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Probable cause showdown averted

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The federal government has dropped its controversial bid to read messages in a Yahoo! email account without getting a search warrant.

In a two-page document filed Friday, federal prosecutors in Colorado said the documents "would not be helpful to the government's investigation," the specifics of which have never been disclosed. The withdrawal puts to rest the legal fight over whether the US Constitution requires prosecutors to seek a search warrant before accessing email stored by service providers.

"While this is a great victory for that Yahoo! subscriber, it's disappointing to those of us who wanted a clear ruling on the legality and constitutionality of the government's overreaching demand," wrote Kevin Bankston, an attorney with the Electronic Frontier Foundation, part of a coalition of groups that opposed the government's action. "Such demands are apparently a routine law enforcement technique."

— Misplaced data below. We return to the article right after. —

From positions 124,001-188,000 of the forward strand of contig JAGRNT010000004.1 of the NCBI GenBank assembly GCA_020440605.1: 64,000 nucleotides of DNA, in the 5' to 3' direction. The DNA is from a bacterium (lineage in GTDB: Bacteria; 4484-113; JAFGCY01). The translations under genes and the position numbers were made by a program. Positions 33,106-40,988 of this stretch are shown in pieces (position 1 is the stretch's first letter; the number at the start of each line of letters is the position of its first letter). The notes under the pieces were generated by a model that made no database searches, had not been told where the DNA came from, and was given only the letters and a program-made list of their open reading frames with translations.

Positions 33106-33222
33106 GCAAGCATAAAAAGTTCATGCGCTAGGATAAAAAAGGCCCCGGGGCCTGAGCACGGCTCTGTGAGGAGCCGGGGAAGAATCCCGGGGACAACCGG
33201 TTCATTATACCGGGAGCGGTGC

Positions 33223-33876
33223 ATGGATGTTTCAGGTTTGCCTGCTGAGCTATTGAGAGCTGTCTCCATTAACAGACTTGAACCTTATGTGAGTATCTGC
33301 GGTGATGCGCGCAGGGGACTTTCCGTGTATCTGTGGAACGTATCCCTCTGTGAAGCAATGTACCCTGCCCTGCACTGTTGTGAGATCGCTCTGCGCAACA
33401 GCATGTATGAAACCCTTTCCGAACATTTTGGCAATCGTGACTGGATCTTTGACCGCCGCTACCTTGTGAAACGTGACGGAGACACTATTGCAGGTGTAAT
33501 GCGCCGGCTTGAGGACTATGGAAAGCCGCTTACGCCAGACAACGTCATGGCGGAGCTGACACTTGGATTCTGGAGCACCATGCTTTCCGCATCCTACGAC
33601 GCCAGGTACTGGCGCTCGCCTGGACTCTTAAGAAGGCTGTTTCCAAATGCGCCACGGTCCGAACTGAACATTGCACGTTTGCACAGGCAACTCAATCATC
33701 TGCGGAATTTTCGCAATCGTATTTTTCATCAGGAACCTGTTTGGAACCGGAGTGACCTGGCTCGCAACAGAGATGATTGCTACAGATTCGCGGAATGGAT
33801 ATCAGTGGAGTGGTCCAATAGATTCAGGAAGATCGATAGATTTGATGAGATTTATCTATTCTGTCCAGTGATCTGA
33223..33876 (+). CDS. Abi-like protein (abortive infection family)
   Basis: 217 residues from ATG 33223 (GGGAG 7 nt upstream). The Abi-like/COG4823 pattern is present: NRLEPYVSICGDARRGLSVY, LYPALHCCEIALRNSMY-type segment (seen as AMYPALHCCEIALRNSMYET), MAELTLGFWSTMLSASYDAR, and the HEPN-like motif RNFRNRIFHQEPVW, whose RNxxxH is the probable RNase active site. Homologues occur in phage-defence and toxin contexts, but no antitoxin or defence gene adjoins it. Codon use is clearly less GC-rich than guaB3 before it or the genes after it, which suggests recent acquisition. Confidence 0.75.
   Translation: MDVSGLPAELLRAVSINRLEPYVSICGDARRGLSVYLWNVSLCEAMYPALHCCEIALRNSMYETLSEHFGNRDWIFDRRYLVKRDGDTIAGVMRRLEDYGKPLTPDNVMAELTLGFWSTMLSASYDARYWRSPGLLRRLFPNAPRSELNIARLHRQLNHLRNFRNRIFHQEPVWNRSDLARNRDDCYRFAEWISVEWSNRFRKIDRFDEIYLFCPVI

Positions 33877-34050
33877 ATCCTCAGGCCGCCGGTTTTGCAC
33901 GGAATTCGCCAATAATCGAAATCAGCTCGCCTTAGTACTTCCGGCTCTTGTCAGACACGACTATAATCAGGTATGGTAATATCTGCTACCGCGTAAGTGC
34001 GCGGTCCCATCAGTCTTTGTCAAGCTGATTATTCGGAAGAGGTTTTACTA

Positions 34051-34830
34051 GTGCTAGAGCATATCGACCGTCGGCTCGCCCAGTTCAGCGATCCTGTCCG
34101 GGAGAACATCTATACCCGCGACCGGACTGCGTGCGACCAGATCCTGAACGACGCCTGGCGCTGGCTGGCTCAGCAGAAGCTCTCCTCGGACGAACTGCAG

The retreat precludes the possibility of a court precedent requiring a search warrant, he added.

It comes after the EFF, Google and other groups filed a friend-of-the-court brief that backed Yahoo in opposing the search. They said that both the Fourth Amendment and the Stored Communications Act clearly required the government to seek a warrant based on probable cause a crime had been committed

The government had argued no warrant was necessary as long as the emails were relevant to an ongoing investigation. A PDF of the government's brief is here. ®

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